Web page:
Unions and pro-labor politicians had been pushing for multiemployer pension security – in the form of a special financial assistance fund – for years, with Ohio Senator Sherrod Brown introducing it in the Butch Lewis Act multiple times since 2017. Only once a pro-worker majority and presidential administration assumed elected office could the Act – named after a legendary Ohio Teamster – be passed into law as part of the American Rescue Plan. Together with other provisions in the legislation, including funding for indoor air quality, the American Rescue Plan is already proving to be one of the most groundbreaking laws ever passed for working Americans.

“After years of advocacy by workers, retirees, and small business owners in Ohio, Democrats in Congress and this Administration finally saved the pensions that union workers in Massillon earned over a lifetime, with no cuts,” said Senator Brown in a press release announcing the pension relief. “This pension fix will help local workers and the small businesses they work with to grow and continue providing living wages and dignified work for Ohioans.”

Funding from the legislation has already saved 550,306 pensions nationwide, with millions more eligible. Furthermore, along with pension restoration for retirees, pension protection funding in the American Rescue Plan will put the Ohio Sheet Metal Workers Pension Fund on the path to solvency going forward – helping to secure the future benefits of active SMART sheet metal workers.

SMART Transportation Division members are reminded that legislative representative and alternate legislative representative elections are scheduled to be held this autumn, with nominations to be taken in October and elections conducted in November.
Locals must solicit for the nomination of candidates in October seeking the four-year legislative offices. Those eligible to hold office as a legislative representative or alternate legislative representative must be qualified voters, meaning they are registered to vote in public elections. The duties of a legislative representative are listed in SMART Constitution Article 21B, Section 66.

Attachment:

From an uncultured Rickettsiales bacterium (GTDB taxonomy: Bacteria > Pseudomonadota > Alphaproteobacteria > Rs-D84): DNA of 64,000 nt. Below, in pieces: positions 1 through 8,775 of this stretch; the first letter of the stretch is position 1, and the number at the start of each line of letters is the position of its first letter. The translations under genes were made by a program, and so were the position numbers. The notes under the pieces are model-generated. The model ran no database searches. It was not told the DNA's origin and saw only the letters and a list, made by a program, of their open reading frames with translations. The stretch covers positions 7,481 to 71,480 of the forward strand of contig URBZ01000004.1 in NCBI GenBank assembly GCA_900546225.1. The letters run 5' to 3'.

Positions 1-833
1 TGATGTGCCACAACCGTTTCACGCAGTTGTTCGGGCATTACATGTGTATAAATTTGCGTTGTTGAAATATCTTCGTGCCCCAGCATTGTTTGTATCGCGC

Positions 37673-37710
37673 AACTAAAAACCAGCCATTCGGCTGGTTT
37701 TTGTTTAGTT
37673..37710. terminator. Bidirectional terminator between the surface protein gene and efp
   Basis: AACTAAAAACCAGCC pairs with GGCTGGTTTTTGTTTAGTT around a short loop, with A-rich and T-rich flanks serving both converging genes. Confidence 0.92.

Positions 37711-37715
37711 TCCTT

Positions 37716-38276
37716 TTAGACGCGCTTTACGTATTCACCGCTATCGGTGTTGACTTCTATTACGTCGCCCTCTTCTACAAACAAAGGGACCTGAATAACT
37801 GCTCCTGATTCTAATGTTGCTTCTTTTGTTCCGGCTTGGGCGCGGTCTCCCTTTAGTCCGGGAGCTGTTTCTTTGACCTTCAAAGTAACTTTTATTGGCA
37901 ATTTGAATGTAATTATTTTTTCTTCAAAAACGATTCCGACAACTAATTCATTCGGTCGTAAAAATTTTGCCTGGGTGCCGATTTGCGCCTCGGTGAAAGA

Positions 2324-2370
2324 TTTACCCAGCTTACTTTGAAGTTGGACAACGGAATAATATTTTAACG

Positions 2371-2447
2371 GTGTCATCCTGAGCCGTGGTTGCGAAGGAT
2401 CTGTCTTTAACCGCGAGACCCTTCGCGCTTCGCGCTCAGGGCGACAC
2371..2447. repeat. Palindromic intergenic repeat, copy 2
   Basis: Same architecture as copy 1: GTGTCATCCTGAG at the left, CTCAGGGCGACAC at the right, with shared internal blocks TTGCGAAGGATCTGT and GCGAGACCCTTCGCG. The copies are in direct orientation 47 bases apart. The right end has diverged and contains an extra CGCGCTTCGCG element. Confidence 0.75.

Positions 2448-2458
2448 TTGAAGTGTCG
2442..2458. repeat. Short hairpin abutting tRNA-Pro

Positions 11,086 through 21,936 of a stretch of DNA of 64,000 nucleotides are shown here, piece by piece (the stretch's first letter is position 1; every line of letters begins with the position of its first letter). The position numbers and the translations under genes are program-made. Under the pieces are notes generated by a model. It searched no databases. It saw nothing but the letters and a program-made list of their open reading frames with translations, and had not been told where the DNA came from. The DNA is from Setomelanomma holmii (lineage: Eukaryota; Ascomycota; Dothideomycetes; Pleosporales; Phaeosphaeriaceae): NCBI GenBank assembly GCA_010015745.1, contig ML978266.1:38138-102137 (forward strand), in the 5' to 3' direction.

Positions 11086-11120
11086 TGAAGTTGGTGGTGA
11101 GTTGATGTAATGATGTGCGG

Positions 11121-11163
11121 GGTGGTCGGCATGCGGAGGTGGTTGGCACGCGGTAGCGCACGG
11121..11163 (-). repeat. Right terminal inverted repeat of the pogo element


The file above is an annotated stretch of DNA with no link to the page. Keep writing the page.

Members are also reminded that any existing local vacancies should be addressed during these elections.
Local secretaries and secretary and treasurers should take steps now to ensure their records reflect accurate membership listings and mailing addresses.
As per the constitution’s Article 21B, Section 57, nomination meetings must be held in October, with election tabulations conducted in November. Winning candidates generally will assume their offices on Jan. 1, 2020. Those filling a vacancy, however, take office immediately.
SMART Constitution Article 21B, Section 58, contemplates an installation ceremony for officers named in Article 21B, Section 56. Elected officers who must present themselves at a regular or special meeting for installation within 60 days following their election include president, vice president, secretary, treasurer (or secretary-treasurer), and trustees. Section 58 does not apply to LCA officers, delegates, alternate delegates, legislative representatives or alternate legislative representatives.
In most cases, candidates must garner a simple majority of valid votes cast to win election to a Transportation Division office. (A simple majority can be thought of as 50 percent of votes, plus at least one more vote.) In the case of the Board of Trustees (or any other ballot position where voters are instructed to pick more than one of the candidates listed), winning candidates must obtain a majority of the ballots cast.

The process begins

For the local’s secretary or secretary and treasurer, the election process begins with an effort to update the membership roster, ensuring accurate addresses are on file for each member. Our constitution requires each member to keep the local secretary and treasurer advised of his or her current home address. At the same time, U.S. Department of Labor regulations and the Labor-Management Reporting and Disclosure Act (LMRDA) require the local to take steps to update addresses in advance of an election.
Members can update their address by contacting their local secretary, secretary and treasurer, or treasurer, or can do so themselves through the TD website.


The local secretary must post a notice at least 10 days in advance of the October nomination meeting indicating when and where nominations for affected positions will take place. The notice should include which positions are open for nominations, and should indicate how nominations can be made, especially by those who cannot attend the nomination meeting. Notices should be placed in as many locations as needed to ensure it can reasonably be concluded that all members had an opportunity to see the notices.
All locals have been mailed instructional packets that include samples of the nomination notices which must be conspicuously posted where it can be reasonably calculated to inform all affected members. While nomination notices are not required by law to be mailed directly to all affected members, in light of recent court rulings, it is highly recommended that the postcards available for this purpose be obtained from the TD Supply Department and mailed to all members.